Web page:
Dominance of Warriors and Cavaliers isn’t going away any time soon

By Tania Ganguli - Los Angeles Times

For a little while, LeBron James will take a break. He’ll take his mind off the game. He’ll spend some time with his kids.

It won’t be long before James gets back on a basketball court, the unceasing pull of the sport he loves calling him, just as much as the memory of losing in the NBA Finals will push him. Then his team, and 28 others, will set to work at figuring out their place in the Warriors’ era.

“They’re going to be here for a while,” said James, the Cleveland Cavaliers’ star who has been to seven consecutive Finals, the last three against Golden State. “They’re going to be around for a while. … Pretty much all their big-name guys are in their 20s, and they don’t show any signs of slowing down. So there’s going to be a lot of teams that’s trying to figure out ways to put personnel together to try and match that if they’re able to actually face them in the playoff series, both Eastern Conference and Western Conference.”

Their dominance isn’t bad for basketball. Monday night’s Game 5, during which the Warriors clinched their second title in three seasons, was the most-watched Game 5 since 1998, with more than 25 million viewers.

But for the teams who all strive for the same thing, this conundrum exists in both conferences.

James is 32 years old, but he showed no signs of aging during this year’s playoffs. The Cavaliers casually dispatched every team they played, sweeping the first two rounds. The Boston Celtics offered some resistance — winning one game — but even that effort seemed ultimately doomed.

James figures to play at this level for at least four more years, darkening the fates of any other contender in the conference.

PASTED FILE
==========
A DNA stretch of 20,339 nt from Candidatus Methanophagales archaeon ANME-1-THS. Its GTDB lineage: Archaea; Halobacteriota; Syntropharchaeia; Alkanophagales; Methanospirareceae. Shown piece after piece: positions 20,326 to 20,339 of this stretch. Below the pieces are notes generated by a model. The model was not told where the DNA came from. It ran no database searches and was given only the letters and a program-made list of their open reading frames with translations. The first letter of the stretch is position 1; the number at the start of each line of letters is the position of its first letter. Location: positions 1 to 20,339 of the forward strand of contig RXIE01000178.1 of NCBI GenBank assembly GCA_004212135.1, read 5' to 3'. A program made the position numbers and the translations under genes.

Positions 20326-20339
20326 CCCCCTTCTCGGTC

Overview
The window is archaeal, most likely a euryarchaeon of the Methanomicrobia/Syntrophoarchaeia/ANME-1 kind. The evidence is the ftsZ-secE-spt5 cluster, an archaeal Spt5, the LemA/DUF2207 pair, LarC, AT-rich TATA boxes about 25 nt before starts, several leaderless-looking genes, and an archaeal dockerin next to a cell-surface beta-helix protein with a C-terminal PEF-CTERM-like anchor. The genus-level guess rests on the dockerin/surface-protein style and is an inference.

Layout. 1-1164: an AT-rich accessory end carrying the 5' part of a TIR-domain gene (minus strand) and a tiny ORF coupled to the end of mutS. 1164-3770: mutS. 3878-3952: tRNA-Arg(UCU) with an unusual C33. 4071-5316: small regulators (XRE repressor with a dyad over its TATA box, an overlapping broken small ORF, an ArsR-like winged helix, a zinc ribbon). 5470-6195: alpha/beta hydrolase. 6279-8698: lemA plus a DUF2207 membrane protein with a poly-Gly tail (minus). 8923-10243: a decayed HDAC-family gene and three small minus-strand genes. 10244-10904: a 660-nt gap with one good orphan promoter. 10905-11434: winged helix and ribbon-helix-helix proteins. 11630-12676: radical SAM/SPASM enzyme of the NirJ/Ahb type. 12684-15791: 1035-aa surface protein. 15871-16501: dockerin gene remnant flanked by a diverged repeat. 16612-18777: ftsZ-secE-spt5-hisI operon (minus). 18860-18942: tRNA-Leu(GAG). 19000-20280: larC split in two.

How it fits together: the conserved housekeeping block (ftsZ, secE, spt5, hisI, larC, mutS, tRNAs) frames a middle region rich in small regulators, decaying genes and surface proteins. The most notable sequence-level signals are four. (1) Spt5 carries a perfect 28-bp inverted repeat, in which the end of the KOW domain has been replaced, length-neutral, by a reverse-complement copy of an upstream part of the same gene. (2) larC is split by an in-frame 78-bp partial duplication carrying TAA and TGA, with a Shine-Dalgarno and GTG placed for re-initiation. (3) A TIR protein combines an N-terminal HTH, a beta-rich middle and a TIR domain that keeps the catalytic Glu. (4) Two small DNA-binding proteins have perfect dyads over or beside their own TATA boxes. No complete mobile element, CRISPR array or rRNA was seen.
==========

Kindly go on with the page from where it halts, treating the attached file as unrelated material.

But the Warriors’ dominance poses a problem for everyone. Will James play the rest of his prime with Golden State this good?

Stephen Curry is 29, Klay Thompson and Draymond Green are 27, Kevin Durant is only 28. Durant can opt out of his contract this summer, while Curry and important reserve Andre Iguodala are at the end of their deals. Green is under contract for three more years, Thompson for two more.

But after a season in which Curry and Durant both sacrificed personal accolades and attention to win a championship, it’s hard to imagine either leaving in free agency. That could set up the Warriors to maintain the level of play they had this year for the next three or four years.

The Warriors swept through the Western Conference playoffs, no easy feat.

The Warriors, San Antonio Spurs, and the Houston Rockets all had better regular season records better than any Eastern Conference team. The Clippers and the Utah Jazz both finished with the same 51-31 record as the Cavaliers did in finishing second to the Boston Celtics.

All of those teams have stars who are in their mid-20s and older. The Spurs’ Kawhi Leonard turns 26 this month. Houston’sJames Harden will be 28 by the start of next season. Clippers forward Blake Griffin is 28, and their star point guard Chris Paul is 32, though it’s unclear what each player’s future is with the Clippers.

If any of those teams are to wait out this run, those players probably will waste the primes of their careers.

Rebuilding teams might be better equipped.

The Lakers are one of them. They have the second pick in next week’s draft, and a roster full of young players. Lakers president of basketball operations Magic Johnson has said he’s looking more toward next summer’s free agency than this summer’s free agency.

All that means the Lakers aren’t likely to be back in contention for at least another couple of years. And that might be perfect.

“I joke a lot, I said, ‘If there’s a time to be rebuilding, this is the time to do it,’” Lakers coach Luke Walton said recently on a podcast with Bleacher Report. “The Warriors don’t look like they’re going anywhere for a while.”


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By Tania Ganguli

Los Angeles Times